Four Trail Knots
By Stan Walchuk, Jr.
Trail knots remind me of the Dutch kid who stuck his finger in a hole in a dyke to prevent the whole dam from busting: a little thing that if not done, or not done right, can release a flood of trouble. If I had a dollar for each time I turned around and a horse was walking off dragging its lead rope I could buy us both shrimp dinner. Add another dollar for all of the “where’d my horse go?” stories and we could buy a bottle of fine wine to accompany that dinner.
Once I rode 22 miles into the Itcha Mountains of central BC. When I got near camp I stopped to do some chore but did not tie up the horse properly, and the horse, looking for the good feed or his buddies back at the trailhead, headed back out. Well, it got dark and started to snow as I miserably walked and ran in vain pursuit of the horse. I caught up, 22 miles later, back at the road head, jumped on, and rode back, 22 miles. That is about 90 miles in about 48 hours. Of course the horse had been happily munching his way in and out so he had a lot more in the tank than I had. No one will ever again have to tell me to properly tie up my horse.
Rather than having horses wander loose in treeless areas, as shown here, consider tail tying two horses to keep them standing in one place for a short time.
At my family’s outfitting camp where we enjoy riding and packing clinics, we have about 100 feet of corral and solid fence posts alongside the camp shelter. Our clinic participants regularly tie up their mounts to these posts. One day, a few years back, I noticed a lead rope tied to a post, but no horse. I walked over to collect the rope but the knot had been sucked so tight it looked like it had been melted or welded on. To my chagrin the knot was not the bowline that it should have been but someone’s invention. It defied all of my efforts to loosen it and became a permanent fixture. I let it sit for the next few years. Now and then someone would say, “Oh, there’s a lead rope over there.” I’d say, “Yeah, go grab it,” and of course they wouldn’t be able to remove it. It was a good lesson about using proper knots and I would have a little chuckle.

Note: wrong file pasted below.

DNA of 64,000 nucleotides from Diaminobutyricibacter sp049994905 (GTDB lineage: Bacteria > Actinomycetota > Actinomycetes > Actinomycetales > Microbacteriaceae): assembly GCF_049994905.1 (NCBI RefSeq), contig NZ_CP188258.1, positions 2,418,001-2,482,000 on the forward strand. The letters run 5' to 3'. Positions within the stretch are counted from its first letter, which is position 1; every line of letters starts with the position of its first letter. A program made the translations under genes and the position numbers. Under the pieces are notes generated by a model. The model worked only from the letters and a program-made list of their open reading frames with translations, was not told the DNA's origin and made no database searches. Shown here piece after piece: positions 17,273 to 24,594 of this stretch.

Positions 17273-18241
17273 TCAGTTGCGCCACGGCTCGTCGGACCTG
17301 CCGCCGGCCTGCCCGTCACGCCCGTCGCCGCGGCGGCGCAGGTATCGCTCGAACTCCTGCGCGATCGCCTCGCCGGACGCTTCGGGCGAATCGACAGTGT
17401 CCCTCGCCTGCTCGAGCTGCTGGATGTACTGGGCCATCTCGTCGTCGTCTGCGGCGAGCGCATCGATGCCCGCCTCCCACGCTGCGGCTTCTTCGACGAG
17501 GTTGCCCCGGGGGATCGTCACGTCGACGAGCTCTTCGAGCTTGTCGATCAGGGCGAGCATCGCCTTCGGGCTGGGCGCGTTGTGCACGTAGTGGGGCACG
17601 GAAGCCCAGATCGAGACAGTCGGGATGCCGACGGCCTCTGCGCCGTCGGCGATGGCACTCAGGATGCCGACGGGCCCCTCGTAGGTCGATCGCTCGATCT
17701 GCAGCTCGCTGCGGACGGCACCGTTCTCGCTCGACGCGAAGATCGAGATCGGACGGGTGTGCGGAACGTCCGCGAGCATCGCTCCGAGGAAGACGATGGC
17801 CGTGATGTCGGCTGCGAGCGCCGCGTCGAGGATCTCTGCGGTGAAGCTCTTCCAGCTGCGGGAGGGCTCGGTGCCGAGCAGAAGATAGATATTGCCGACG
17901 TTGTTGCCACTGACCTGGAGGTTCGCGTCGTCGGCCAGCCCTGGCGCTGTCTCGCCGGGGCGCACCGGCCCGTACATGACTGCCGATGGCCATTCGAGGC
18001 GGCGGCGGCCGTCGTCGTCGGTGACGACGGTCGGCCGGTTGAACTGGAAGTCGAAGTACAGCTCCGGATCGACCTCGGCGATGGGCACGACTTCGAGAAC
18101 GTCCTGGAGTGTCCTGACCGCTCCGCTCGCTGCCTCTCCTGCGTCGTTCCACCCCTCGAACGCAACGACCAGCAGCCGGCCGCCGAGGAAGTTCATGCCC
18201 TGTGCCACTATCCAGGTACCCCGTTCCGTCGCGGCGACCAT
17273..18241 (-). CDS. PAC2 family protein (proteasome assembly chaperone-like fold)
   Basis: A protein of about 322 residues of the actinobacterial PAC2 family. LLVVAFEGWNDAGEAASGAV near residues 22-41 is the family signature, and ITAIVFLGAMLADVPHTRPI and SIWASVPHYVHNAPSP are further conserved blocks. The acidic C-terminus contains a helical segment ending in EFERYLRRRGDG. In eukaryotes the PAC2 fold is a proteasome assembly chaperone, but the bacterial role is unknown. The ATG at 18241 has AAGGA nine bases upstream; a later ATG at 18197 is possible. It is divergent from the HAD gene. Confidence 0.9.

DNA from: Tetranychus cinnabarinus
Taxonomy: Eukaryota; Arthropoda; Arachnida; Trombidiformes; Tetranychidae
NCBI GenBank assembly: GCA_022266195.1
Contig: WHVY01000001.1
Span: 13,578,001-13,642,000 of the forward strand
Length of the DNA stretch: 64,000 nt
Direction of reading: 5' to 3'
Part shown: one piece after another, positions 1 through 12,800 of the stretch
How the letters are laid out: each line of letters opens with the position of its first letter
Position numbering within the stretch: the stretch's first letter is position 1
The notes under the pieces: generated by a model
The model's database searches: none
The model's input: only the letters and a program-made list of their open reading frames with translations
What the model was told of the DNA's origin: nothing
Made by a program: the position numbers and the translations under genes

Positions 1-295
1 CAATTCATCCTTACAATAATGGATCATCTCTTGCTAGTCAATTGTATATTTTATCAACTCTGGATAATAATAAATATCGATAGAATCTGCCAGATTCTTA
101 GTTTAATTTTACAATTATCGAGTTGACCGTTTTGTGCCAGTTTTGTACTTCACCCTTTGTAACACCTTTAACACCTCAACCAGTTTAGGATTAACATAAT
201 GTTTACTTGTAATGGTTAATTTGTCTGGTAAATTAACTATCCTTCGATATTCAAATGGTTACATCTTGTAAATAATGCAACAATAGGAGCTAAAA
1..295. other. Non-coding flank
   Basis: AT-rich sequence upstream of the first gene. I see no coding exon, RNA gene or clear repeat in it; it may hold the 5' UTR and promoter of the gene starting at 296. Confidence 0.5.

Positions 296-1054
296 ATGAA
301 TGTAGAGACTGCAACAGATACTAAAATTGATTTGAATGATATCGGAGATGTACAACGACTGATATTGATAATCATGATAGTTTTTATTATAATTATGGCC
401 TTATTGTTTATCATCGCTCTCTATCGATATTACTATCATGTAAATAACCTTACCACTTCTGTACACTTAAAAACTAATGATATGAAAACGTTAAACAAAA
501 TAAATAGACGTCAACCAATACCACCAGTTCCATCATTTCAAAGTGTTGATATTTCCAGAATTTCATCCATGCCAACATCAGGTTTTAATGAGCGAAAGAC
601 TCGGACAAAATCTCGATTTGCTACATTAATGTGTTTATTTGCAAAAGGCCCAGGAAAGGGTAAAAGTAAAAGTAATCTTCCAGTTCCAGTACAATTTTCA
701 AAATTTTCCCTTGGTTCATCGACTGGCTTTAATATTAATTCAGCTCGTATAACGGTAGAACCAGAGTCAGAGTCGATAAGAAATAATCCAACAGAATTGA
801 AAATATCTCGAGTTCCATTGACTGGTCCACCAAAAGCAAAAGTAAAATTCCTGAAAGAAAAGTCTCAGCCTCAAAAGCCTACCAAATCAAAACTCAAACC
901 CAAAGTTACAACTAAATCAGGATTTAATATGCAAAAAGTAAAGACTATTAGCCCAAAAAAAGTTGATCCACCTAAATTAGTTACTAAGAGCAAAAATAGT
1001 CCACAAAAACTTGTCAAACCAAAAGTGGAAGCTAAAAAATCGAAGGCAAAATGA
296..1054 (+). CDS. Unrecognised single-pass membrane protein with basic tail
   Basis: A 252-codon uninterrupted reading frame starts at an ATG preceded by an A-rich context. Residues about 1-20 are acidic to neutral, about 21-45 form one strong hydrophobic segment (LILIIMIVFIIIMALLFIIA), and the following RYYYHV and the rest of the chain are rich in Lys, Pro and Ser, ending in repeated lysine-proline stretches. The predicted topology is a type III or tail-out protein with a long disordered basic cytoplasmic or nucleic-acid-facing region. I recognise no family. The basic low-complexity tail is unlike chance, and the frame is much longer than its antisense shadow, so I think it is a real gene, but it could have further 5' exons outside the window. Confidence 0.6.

Just think of all of the knots trail riders and horse campers need to tie: knots to tie horses to trees and posts, knots to tie horses to each other, knots to picket, knots to highline, knots to tie rope together, knots to make loops, knots to tail tie, and who knows what else. Yet, if you are like me, you probably owned your first horse for a year or two before you could tie your first real knot — and it was so simple you wondered what took you so long.
You should know some practical knots necessary or handy for trail riding. The order of necessity would be something like this: First, we often find ourselves tying up horses repeatedly through the course of a day, and a quick release knot is the ticket here. Second is the bowline knot, which is necessary for tying when there may be some pressure put on the knot, because it can nearly always be undone easily — great for tying for longer periods, for tying horses to each other when being led, for picket lines, for problem solving like dealing with pullers, for pulling your truck out of a ditch, and any other pulling situation you can think of. Third would probably be the inline bowline and the clove hitch. The inline bowline is a bowline loop that is created in the length of a line for highlines or any other purpose, and it can always be undone. The clove hitch is very good for tying your horse to smooth poles.